Saturday, March 26, 2011

My husband is a "99er" one of those people who's been unemployed for more than 99 weeks and so is no longer able to recieve benefits. I'm underemployed. We've both been looking for full-time employment since he lost his job over two years ago.

On facebook there are lots of members who are 99ers who are trying to support each other during these incredibly difficult times and they've formed a number of different "99er" groups. I joined one of the groups, "99ers United", and the administrator for that group is very active constantly posting "99er" related news links. Needless to say his commentary on these links can tend towards the cynical, even bitter, as do those of many who comment on the stories. One day I'd just grown tired of the bitterness and the depressing nature of all of the stories he'd been posting and declared that I was tired of the "99ers United" page because I didn't find the contents of the page uplifting or encouraging. I stated that I was tired of the bitterness and was "unliking" the page.

Well, I sure got some comments in response. A couple comments, one from one of my friends, were supportive of what I'd said; one was more peacemaking in its nature and two of the comments were from people who really let me have it.

They let me know in no uncertain terms that all the "99ers" had a right to their anger and bitterness. I felt stung and blamed for being honest about my own feelings. But they both expressed themselves and the plight of the "99ers" so eloquently and in such a manner as to really touch me and cause me to feel sorry for the accusing tone of my post. In a sense I was blaming the victims for the anger, bitterness and despair that was and is completely understandable. Many of these people, including the two women who responded angrily to me, had long since lost their homes to foreclosure. One of the women, to whom I've since, ironically, become fb friends, went from having a $50,000 a year job and her own home, to living in an apartment and working for a time in temp positions which dried up over time, to now living with her mother and doing freelance content writing jobs for websites. People have lost their homes, used up savings and retirement benefits, sold possessions all just to get by. There are many who are now homeless.

Needless to say these kinds of stories scare the crap out of me, for myself and my family. We, thankfully, are not to that point, yet. We still have resources to exhaust, retirement benefits to cash in and utilize and family that I'm certain would take us in and provide us shelter if need be. But it scares and angers me that we could get to that point.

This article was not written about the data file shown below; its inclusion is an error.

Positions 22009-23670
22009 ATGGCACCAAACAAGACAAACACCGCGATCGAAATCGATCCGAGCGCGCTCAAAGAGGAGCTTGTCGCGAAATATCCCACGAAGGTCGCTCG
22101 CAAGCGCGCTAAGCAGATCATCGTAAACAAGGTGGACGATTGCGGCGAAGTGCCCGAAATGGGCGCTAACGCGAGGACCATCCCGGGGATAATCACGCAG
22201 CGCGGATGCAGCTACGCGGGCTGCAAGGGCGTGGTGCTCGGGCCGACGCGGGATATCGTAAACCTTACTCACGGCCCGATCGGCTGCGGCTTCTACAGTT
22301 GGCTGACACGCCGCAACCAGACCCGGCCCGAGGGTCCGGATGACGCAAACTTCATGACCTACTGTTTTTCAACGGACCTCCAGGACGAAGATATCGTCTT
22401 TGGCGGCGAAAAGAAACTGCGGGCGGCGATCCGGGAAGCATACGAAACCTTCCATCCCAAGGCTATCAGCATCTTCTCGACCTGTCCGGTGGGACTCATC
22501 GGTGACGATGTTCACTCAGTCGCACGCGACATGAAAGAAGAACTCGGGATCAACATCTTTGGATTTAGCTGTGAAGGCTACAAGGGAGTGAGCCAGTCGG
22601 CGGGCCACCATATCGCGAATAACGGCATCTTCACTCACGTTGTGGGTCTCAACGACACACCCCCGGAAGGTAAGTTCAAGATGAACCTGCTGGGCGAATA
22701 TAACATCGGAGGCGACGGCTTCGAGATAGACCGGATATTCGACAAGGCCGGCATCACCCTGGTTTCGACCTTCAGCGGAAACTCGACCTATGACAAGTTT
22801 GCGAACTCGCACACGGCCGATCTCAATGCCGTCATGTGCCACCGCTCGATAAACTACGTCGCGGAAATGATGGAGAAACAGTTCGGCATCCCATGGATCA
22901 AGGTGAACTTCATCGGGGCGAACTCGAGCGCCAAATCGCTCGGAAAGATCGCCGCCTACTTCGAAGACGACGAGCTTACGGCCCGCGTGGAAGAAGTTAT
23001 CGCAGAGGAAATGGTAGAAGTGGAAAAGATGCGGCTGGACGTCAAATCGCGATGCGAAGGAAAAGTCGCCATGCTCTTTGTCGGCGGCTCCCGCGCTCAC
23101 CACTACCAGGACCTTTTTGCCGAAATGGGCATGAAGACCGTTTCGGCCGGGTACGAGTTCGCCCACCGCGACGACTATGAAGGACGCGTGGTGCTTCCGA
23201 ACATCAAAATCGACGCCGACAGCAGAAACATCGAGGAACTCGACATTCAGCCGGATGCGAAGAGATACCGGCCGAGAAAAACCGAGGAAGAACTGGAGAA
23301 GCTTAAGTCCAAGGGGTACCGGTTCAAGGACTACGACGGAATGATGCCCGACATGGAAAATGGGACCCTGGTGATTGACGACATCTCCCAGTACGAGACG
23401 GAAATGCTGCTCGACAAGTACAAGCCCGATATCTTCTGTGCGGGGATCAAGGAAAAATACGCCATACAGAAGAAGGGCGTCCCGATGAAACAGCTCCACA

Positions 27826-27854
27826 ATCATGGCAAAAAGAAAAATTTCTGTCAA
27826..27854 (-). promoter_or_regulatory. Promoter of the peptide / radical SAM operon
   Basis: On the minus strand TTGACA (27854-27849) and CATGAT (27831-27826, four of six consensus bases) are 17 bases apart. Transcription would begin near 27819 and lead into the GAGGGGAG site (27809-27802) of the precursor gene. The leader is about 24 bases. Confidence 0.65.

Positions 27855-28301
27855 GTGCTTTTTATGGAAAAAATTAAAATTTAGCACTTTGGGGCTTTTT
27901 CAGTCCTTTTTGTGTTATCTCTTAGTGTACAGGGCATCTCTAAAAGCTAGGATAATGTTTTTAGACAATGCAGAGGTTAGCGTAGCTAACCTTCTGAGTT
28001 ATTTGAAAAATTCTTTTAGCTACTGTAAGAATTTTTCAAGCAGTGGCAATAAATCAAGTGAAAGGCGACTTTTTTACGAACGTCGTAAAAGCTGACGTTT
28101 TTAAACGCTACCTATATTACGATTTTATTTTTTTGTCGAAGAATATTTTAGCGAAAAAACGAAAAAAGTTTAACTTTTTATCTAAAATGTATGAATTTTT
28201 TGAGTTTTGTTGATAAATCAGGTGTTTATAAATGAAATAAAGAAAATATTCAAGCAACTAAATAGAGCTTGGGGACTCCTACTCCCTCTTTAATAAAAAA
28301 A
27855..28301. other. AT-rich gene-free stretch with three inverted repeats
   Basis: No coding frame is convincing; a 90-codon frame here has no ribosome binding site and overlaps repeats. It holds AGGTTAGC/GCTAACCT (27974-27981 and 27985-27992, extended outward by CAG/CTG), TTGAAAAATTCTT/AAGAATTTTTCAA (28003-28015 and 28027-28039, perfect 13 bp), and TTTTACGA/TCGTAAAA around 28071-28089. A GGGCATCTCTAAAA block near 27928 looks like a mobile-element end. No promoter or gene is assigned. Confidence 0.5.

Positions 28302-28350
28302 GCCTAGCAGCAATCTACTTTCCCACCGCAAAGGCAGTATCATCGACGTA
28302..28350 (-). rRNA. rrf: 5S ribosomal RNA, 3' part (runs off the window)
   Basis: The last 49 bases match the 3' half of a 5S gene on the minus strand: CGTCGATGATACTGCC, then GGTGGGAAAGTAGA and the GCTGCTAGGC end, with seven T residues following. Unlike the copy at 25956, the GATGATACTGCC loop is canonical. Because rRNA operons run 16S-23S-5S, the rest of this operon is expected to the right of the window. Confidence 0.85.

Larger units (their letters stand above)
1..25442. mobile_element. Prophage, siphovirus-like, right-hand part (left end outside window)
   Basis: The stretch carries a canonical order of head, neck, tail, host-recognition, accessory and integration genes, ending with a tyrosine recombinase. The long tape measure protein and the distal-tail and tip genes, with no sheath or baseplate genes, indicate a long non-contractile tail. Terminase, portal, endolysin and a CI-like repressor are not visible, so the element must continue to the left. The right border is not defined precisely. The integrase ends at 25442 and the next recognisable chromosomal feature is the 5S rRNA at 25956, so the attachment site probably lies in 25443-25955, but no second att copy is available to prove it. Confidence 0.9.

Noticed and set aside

Then I had an epiphany. I feel that most people who have jobs do not want to see or hear or in any way be reminded of the millions who are out of work and can't find work or can't find work that pays them anything near what they need to keep them at a level of lifestyle even close to where they used to be. They don't want to see us, because they know, someplace inside themselves, that they could become one of us. And I realized that I, like them, don't want to be reminded of the many who are worse off than my family is, homes lost, possessions sold, because I an my family could end up there as well.

How could I be angry at those fortunate enough to have gainful employment, if I myself am unwilling to see and stay connected to, those who are worse off than my family and I are. So I've rejoined "99ers United". I don't need to read every post from them that appears on my fb page. But I do need to stay connected to these folks and not turn away from their reality, especially if I expect others, who are employed and doing ok, to not turn away from mine.

It's fear that makes us turn away or stick our heads in the sand and that fear is understandable. But we have to somehow find some way to channel that fear and the anger and bitterness into a constructive response to this situation. I really think our recovery from this recession and maybe our survival as a country depends on it.

How we do that though, remains to be seen. Ideas anyone?

1 comment:

excavator said...

Perhaps you're doing it already, in coming together to give each other support. I suppose expression of bitterness, and anger, and fear in a safe place is a first step toward channelling that into the constructive solution. It sounds like you were beginning to be ready to move beyond anger and bitterness and felt that an original purpose of the group had gotten sidetracked, or stuck?

I admire your presence of mind that allowed you to have your insight. That, and your genuine posture of kindness.

But then, that's what attracted me to you in the first place.

Wishing you, and all the 99ers, the opportunity to do what you leave to do--and get paid for it!